Custom Search
This div will be replaced

The making of "meter"

It is not every day you hear the name Khairy Jamaluddin being mentioned followed by rounds of applause.Then again, today’s event was no ordinary event. It may even have been historic to a certain degree, but one thing's for sure... it was certainly unique. 15Malaysia, a joint effort between 15 independent film-makers and Packet One Networks (P1), a wireless broadband company.

Among the familiar faces present were actor Harith Iskandar, director Amir Muhammad, as well as Batu MP Tian Chua, who is the lead in one of the 15 films. ("One Future" by director Tan Chui Mui.) “The films use us as material and try to put forward issues to the public,” said the PKR parliamentarian. 15Malaysia’s producer Pete Teo told the media that the films in the project deal not only with the issue of race relations but also various social and political issues faced by Malaysians today. However, the question of whether these films will drastically alter people’s perceptions of issues is still uncertain. The one condition the project required was that total "creative freedom" be given to the artistes and the directors, said Michael Lai, CEO of P1.

So how did Umno Youth chief Khairy fit into the picture?.His portrayal of a lamenting taxi driver in "Interview With The Taxi Driver" by Benji Lim and Bahir Yeusuff has earned him lots of praise and applause. A few people who attended the launch went so far as to say that if politics does not work out for Khairy, acting is definitely something he can fall back on. Indeed.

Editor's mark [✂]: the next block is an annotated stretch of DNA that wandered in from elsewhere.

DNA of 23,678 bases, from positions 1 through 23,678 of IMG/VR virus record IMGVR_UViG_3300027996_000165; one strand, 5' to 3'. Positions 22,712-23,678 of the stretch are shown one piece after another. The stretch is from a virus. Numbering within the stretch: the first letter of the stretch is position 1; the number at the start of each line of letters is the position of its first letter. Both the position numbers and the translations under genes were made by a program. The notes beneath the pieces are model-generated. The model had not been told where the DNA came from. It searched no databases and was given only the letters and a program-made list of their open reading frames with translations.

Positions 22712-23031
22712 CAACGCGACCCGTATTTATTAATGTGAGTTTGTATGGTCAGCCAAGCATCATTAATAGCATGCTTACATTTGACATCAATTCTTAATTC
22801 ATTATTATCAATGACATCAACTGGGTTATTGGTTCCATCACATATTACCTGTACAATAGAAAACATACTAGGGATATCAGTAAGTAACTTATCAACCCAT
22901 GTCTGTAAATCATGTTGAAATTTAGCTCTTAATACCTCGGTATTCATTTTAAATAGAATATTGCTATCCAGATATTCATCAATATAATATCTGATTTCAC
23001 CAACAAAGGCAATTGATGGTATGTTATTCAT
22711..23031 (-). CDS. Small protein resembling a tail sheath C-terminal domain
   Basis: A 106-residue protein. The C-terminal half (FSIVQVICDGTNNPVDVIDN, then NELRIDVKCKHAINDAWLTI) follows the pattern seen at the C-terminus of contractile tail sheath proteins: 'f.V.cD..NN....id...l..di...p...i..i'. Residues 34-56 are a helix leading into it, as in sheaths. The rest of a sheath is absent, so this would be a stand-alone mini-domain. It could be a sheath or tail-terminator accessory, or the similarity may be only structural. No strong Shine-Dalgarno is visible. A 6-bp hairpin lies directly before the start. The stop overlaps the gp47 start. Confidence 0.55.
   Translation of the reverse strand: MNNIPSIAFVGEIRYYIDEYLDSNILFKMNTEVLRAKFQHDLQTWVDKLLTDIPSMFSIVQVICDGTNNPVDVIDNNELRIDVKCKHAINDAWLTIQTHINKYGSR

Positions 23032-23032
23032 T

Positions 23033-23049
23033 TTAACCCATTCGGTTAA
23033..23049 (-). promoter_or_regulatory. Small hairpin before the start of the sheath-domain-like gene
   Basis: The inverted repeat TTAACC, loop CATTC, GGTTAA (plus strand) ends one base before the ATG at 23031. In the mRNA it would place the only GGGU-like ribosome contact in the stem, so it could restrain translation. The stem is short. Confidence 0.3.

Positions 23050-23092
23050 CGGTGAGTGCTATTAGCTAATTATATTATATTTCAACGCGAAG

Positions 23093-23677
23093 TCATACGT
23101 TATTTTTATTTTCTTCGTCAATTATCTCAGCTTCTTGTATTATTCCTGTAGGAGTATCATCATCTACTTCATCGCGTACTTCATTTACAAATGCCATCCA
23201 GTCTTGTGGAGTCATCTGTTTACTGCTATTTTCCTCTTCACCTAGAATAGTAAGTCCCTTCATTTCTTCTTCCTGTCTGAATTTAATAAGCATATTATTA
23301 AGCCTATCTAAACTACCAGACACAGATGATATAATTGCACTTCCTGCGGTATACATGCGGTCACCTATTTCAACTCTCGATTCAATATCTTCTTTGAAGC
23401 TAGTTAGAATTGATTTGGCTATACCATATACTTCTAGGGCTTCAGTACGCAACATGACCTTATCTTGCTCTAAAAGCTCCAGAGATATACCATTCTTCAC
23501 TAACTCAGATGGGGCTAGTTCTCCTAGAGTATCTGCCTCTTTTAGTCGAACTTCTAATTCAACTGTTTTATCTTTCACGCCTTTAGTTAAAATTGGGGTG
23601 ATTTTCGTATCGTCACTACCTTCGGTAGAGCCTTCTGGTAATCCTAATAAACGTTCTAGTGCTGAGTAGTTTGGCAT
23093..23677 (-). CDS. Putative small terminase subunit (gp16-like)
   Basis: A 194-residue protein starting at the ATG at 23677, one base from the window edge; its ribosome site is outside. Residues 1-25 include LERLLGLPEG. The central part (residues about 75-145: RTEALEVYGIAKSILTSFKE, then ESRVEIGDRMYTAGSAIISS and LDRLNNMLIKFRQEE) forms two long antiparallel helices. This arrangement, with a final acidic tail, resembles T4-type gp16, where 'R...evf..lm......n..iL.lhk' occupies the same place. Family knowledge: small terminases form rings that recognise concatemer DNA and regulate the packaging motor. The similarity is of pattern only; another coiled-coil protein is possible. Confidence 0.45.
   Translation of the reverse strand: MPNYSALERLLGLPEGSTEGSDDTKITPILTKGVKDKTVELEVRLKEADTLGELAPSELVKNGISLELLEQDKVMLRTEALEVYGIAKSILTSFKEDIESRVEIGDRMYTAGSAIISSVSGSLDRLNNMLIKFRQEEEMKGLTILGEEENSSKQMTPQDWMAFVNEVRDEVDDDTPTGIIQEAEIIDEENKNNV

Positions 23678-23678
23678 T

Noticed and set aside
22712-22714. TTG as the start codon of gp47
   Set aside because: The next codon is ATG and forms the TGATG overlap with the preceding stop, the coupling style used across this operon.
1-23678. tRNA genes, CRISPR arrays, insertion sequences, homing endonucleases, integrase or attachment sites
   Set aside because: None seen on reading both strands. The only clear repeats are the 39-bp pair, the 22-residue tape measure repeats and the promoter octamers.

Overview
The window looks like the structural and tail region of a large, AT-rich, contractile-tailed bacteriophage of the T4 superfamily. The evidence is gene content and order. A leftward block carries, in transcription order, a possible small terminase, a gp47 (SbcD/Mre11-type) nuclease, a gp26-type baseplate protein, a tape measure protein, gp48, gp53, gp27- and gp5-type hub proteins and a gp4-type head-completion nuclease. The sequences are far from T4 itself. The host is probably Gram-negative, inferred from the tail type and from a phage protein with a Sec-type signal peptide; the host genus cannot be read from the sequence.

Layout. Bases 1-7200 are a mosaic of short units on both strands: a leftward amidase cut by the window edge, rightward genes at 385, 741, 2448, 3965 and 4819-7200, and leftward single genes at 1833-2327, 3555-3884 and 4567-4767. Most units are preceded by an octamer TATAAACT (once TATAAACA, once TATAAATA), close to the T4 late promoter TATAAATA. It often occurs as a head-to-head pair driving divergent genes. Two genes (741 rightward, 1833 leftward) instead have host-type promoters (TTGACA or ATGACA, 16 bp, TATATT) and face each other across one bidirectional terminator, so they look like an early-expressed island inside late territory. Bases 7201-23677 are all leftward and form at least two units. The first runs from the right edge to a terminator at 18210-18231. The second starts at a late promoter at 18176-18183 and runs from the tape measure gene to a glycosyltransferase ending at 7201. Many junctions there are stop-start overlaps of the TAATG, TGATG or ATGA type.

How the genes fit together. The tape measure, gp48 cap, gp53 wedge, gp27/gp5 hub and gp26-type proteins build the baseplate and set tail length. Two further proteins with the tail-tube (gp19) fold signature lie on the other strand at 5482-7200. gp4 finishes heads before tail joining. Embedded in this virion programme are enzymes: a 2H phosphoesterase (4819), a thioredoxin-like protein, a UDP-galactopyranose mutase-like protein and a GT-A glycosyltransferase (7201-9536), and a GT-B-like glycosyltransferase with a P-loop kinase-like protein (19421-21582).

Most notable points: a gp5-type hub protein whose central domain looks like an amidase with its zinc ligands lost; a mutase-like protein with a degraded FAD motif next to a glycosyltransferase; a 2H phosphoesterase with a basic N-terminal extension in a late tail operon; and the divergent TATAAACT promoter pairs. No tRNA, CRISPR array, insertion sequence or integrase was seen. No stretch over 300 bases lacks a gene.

I am not in a position to judge Khairy the politician, but I can judge his performance in this video and I must say it was very good! Kudos to the team – very interesting script and simple direction that helps bring focus to the issues in the video. Regarding the issue of language, it is such a politicized issue. It seems that non-Malays are always targeted for apparently not knowing Malay but I beg to differ. From my experience, at least with SPM, many non-Malays actually do score better results in the language as compared to some native speakers themselves. I do not wish to over generalize here but I only hope that Malays do the same and not over generalize our (non-Malays) supposed handicap at the language.

I do however agree to a certain extent that many non-Malays cannot speak Malay fluently (despite excelling in reading/writing/listening). This is largely due to the lack of practice in speaking the language. This in turn, I feel, is partly due to the fact that Malay exists in many dialects and very few Malaysians actually speak ’standard’ Malay (I think only newscasters). In that light, non-Malays should not be squarely blamed.


Template by - guahensem - 2008